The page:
Design at VideoAmp Develops a People-First Culture
Here at VideoAmp, we’ve been spending a considerable amount of time thinking about and documenting a new, core set of brand values that succinctly describe who we are, why we’re here and how those values drive every aspect of our lives and our work. Today, we’re going to focus on how we built a people-first culture and how we live it from a company-wide design point of view.
No Bullshit. We Promise.
Real talk. Every company, regardless of size and shape, works tirelessly to manage, maintain and develop its brand. VideoAmp is no exception. Also, every company loves to tout its most important core values and tell you how they live, how they think and what they believe, yada yada yada. Yet, for most employees, the core values are just a list of bullets on a slide deck meant to be forgotten or words printed on a handy business card-sized piece of corporate swag.
And now I get to the part where I tell you, “We’re different!”
And you might immediately think, “Bullshit!” (I mean, I would.)
And who knows. Maybe, you’re right. You sure as hell shouldn’t just take my word for it. You need to make that decision for yourself. To find out if a company’s values and people-first culture and design approach are real and not just marketing hype, you need to look at every single aspect of that company: how its employees carry themselves, the words they use, how the products feel, the sound of the pitch, post-purchase support. You know, basically all “the things.”
And now you should respond using the immortal words of Billie Eilish, “Duh.”
But today is an exciting day both for me and for VideoAmp. We really have been working hard to sincerely understand who we are as a company. And today, I get to start talking about that work and how everything ties together into building our people-first culture. We’ve been diving deep on who we are, why we’re here and how what we produce reflects our industry, our customers and ourselves. It’s truly deep stuff and the kind of brand conversations and design inspiration that I love.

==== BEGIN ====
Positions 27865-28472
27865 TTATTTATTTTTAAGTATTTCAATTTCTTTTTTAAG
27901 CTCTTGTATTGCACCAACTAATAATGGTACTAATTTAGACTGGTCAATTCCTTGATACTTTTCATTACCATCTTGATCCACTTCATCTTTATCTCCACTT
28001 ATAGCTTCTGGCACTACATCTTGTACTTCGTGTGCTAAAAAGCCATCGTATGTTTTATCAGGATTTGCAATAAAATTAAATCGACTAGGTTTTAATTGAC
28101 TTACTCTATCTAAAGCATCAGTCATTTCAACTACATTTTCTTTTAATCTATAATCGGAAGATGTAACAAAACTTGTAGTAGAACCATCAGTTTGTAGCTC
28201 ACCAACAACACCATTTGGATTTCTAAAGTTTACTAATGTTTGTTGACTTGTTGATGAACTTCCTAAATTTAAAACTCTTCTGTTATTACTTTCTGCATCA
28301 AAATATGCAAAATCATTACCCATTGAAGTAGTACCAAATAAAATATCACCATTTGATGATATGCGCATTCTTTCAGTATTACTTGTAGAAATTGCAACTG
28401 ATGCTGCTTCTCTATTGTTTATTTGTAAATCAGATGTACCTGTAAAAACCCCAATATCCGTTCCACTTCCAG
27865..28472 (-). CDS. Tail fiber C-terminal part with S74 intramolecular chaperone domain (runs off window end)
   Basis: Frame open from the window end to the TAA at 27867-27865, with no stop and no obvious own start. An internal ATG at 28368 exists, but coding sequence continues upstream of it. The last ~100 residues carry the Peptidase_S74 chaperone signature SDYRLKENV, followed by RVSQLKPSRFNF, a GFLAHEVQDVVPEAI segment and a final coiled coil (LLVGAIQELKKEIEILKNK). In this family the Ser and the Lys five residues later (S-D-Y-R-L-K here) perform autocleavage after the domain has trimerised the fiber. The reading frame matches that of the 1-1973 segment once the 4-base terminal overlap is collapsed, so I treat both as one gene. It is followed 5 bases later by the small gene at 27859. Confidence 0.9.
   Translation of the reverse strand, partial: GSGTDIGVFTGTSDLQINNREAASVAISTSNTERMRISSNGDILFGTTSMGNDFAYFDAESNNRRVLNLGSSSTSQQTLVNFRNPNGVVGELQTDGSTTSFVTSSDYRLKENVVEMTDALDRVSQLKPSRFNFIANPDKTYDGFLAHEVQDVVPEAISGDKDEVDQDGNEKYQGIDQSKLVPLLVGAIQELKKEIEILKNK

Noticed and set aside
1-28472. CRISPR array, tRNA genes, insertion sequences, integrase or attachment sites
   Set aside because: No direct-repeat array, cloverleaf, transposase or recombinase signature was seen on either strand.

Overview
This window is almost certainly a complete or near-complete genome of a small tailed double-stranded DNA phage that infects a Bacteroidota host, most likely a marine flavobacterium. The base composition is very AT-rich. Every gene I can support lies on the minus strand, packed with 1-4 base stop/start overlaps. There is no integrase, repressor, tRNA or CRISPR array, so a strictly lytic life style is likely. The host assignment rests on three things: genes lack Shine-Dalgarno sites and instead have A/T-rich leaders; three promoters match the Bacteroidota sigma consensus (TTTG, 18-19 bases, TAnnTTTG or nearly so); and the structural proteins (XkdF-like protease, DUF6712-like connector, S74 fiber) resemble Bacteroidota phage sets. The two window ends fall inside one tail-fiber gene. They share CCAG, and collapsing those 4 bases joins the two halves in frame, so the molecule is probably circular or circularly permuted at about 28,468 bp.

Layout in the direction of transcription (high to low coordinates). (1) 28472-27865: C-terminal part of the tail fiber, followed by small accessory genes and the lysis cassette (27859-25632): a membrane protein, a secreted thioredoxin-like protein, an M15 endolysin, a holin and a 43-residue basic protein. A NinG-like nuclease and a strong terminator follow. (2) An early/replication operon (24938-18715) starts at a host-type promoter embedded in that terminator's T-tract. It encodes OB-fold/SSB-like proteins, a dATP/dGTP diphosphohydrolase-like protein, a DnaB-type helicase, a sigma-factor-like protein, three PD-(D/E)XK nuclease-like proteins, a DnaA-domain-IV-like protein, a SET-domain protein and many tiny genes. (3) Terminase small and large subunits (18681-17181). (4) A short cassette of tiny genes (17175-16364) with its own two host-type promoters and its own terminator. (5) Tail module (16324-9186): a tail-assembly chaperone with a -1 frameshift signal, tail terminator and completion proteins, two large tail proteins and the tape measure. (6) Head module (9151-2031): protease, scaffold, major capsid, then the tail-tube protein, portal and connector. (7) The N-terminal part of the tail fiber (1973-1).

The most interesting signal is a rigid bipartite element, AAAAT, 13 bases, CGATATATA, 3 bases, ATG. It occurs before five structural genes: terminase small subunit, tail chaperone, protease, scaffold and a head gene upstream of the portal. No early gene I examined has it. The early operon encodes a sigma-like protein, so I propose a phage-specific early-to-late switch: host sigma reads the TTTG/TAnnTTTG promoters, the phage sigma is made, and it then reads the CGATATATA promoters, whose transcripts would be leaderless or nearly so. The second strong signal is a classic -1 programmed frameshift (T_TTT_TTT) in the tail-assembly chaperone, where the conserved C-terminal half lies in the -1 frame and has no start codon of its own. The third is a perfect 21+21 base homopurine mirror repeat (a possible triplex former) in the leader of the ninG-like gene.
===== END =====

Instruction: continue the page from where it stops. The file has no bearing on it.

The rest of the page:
So, are we bullshit or not? The decision is yours. Right now, we’re going to start your evaluation process by diving into just one of our new brand values that very much impacts all of our design work every day — “People First” — and how that drives our culture.
People First and Product Design
Being “People First” is a value that is near and dear to my heart for a number of reasons. If there’s anything spending 25 years doing digital product design and UI/UX work has taught me, it’s that if a product doesn’t work for the very real human on the other side of the screen, it just doesn’t work.
I very passionately believe we don’t design products. I believe we design innovative methods by which people can live more productive and fulfilled experiences. Ultimately, I believe we design systems and tools that bring real, measurable value to people’s lives every single day. And this is how our people-first culture started.
Sure, we design screens. We design color systems. And we design UI paradigms. We also leverage traditional User-Centered Design principles, understand human factors, conduct both generative and evaluative research and do all the other standard “buzz-wordy” stuff. But all of that means absolutely zero if the tool or the platform doesn’t directly and positively impact the life of another person every single time he or she touches it.